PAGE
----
That’s partly because school shootings happen in a matter of minutes, he said.
“If they (shooters) know there’s someone there who can shoot back, they won’t go there,” Plasse said, noting that of dozens of schools that have experienced shootings since April 1999, none had an armed police officer in the building when the shooting began.
Terre Haute Mayor Duke Bennett, Vigo County Council President Bill Thomas and County Councilman Tim Curley also showed their support for the school protection officer program.
“With an officer in every school, it really has put a good level of comfort in the schools and for the parents,” Bennett said of the community response.
“We went from no security in the elementaries to an officer in each school. The money is a tough thing, but I know we really believe this is a great model to follow, and I hope you all will find the funding for other communities to do this.”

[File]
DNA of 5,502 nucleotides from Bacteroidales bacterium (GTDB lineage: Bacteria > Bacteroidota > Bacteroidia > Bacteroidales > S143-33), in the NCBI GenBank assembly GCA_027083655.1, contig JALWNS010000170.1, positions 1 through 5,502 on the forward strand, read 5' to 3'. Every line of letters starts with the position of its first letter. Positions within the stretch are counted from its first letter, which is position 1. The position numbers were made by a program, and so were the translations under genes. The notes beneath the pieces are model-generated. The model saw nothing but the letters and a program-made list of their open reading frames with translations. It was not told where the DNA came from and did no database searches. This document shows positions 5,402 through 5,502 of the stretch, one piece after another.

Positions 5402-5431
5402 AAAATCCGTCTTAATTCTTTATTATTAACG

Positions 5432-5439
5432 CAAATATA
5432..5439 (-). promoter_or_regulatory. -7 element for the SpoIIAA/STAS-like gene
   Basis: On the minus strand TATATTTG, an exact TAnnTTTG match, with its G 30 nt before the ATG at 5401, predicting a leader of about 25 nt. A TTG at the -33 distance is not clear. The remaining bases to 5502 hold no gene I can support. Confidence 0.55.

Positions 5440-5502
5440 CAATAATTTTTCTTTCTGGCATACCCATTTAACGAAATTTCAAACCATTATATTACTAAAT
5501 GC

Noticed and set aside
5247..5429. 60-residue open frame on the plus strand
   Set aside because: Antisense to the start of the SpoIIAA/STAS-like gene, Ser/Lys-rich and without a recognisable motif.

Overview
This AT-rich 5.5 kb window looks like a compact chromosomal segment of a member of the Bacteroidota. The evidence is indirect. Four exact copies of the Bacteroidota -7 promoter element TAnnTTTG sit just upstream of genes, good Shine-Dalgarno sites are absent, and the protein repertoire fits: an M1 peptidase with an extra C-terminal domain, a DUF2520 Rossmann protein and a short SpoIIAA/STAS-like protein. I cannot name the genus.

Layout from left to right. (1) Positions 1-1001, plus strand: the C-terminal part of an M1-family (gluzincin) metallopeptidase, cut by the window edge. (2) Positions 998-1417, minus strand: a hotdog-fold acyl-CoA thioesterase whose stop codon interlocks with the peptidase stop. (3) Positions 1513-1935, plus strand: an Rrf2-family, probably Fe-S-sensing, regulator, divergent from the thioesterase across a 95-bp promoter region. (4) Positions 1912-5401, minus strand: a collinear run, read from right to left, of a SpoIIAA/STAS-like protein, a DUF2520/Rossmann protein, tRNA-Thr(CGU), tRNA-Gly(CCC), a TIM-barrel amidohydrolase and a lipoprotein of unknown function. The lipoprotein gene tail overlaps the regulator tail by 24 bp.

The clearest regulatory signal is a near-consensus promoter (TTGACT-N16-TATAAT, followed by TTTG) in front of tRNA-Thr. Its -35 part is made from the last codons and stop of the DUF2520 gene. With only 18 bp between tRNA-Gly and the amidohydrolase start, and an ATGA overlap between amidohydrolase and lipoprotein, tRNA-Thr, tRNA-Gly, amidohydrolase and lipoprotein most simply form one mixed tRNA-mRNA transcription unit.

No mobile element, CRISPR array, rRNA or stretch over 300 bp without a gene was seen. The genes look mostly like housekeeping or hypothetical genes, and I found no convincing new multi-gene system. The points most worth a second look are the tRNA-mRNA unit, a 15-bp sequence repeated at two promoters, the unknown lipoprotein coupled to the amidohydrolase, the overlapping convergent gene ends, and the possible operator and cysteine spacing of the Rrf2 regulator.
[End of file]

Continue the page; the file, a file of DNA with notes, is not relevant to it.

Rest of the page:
Bennett said that while implementing the plan initially put a strain on the city budget, it has now been built into future city budgets. He also noted that the program can be important from an economic development standpoint, as the community tries to attract new industry, and the safe schools are promoted as a community selling point.
Councilmen Thomas and Curley both said that as soon as Ewing brought together community leaders to discuss the school protection officer program last spring, they considered it as a community effort that needed to be put in place.
“It doesn’t matter about whether you’re a Democrat or a Republican,² said Curley, who is a retired police officer. “It’s a matter of doing what’s right for our children.”
Some security changes went into effect in Vigo County schools soon after the Sandy Hook massacre, Tanoos said.